Ernesto Viso is a very talented driver from Venezuela. Most of the fans in motorsport will remember his terrible crash at Magny Cours in GP2. Viso is keen on making the switch back to the United States of America to race in the Champcar World Series. RacingInside.com spoke to Ernesto Viso in an exclusive interview.
Hello Ernesto, the most of our visitors will be familiar with the name Ernesto Viso. But there are always some of them that do not know exactly who Ernesto Viso is. Could you give a short introduction about yourself?
Hi, everyone. I am Ernesto Jose Viso (better known as “EJ”), I am from Venezuela and I have been racing since I was 6 years old. I love anything that has an engine (bikes, wave runners, planes etc.) and also love extreme sports (I regularly practice kite-surfing, snowboarding, wake boarding, mountain biking and other things). I have been living in Europe for many years, mainly in England and Spain. Currently I live in Barcelona, Spain.
You have started your career in karting, like many other drivers did. Is karting an important step in the career of a race driver? Did you always want to be a race driver?
Karting is the first step for any driver. This is where you learn everything about racing and handling a car. Keeping your line and learn how not to break too much or not enough are just some of the things you learn in karting. Besides all of this, it is obviously a lot of fun! I wanted to be a driver from early age on, when my dad put me in a kart.
After your period in the go-karts, you raced the US Barber Formula Dodge East Series and became a champion. As a Venezuelan racing in the USA is a logical step. But you have gone to Europe to do Formula Renault and, later on, Formula 3. Why did you moved to Europe right away?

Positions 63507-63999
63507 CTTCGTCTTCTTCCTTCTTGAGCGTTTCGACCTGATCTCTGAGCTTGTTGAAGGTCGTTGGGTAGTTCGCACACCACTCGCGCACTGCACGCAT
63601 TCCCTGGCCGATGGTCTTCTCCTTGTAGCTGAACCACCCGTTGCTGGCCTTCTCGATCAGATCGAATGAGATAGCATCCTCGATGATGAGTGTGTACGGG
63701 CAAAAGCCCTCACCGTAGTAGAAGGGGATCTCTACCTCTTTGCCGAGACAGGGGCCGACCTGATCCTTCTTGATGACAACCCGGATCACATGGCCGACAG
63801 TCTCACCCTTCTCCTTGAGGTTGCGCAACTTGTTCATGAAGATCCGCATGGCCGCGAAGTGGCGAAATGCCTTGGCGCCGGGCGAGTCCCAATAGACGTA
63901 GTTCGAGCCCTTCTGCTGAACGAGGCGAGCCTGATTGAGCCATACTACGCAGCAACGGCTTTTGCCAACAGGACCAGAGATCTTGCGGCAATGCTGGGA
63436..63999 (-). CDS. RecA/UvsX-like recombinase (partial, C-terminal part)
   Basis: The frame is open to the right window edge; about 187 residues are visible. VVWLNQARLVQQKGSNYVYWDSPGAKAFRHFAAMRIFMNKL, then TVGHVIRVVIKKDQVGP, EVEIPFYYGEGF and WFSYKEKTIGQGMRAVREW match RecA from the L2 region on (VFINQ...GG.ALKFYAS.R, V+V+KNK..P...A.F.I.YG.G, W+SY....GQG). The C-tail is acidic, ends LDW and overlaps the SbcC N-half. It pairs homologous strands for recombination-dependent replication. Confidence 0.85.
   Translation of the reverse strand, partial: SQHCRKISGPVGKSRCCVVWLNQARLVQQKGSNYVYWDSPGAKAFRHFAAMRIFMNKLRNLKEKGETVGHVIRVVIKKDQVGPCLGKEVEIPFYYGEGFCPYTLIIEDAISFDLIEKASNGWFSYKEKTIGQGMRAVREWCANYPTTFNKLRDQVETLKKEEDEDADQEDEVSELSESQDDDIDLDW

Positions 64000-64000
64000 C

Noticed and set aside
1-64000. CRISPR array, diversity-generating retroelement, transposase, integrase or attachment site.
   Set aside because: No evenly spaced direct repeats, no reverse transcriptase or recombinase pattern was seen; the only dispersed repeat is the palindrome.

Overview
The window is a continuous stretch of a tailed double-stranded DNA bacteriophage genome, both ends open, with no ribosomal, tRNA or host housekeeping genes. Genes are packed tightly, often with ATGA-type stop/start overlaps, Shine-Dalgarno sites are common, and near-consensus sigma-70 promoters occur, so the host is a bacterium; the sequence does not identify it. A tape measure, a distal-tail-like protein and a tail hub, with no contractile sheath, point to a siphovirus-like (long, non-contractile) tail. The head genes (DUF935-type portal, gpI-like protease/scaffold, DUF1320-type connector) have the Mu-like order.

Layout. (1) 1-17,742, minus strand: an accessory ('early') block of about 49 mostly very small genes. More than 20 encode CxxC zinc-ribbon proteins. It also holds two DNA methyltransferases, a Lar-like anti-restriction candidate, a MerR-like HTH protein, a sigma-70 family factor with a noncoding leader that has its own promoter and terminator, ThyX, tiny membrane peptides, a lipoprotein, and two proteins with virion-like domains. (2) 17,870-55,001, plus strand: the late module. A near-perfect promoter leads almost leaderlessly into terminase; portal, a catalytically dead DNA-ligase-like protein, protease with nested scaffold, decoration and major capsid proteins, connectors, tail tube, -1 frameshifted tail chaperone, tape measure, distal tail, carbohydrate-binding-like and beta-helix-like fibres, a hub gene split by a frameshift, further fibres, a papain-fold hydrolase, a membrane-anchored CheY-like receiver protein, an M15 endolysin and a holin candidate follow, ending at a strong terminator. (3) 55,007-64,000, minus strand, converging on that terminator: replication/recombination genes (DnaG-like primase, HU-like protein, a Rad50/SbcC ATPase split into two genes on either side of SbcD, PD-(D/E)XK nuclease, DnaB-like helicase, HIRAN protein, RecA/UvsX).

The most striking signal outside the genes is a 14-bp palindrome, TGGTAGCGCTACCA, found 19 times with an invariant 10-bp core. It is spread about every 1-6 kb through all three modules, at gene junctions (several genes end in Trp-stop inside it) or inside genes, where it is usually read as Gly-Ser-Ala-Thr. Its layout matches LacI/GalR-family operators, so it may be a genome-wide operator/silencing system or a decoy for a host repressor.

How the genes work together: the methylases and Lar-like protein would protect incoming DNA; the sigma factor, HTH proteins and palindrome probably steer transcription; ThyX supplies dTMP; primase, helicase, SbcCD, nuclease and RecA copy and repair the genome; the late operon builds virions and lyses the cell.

Europe is where you need to be if you want to learn about open wheelers. Competition is though and there are many drivers from many different places. My objective is Formula 1 and I knew that I had to come to Europe to achieve this. Also, I have Italian blood so it was kind of returning to the source.
You have been quite impressive in British Formula 3 and winning the B-class in 2003. After some races in the A-class of British Formula 3 in 2004, you have turned over to Formula 3000. If you look back to that, was it a wise decision or would it have been a better decision to stay in Formula 3 for the rest of the season?
I am not the kind of person that looks back and says if this or that. At that time it was the best option and I took it. I don’t regret it. I wanted to be in GP2 Series in its first year and this was the best way to achieve it. If I had to do it again, I will make the same decision.
The last three years you have been involved in GP2 Series and you won some races with iSport International in 2006. Do you think you would have achieved even better results if you had stayed with such a good team?
iSport International is among the few top teams in GP2 Series. They won the championship which shows that if you race with them you can win races, which is what I did in 2006. I decided to focus on other things in 2007 and again don’t look back on my decisions.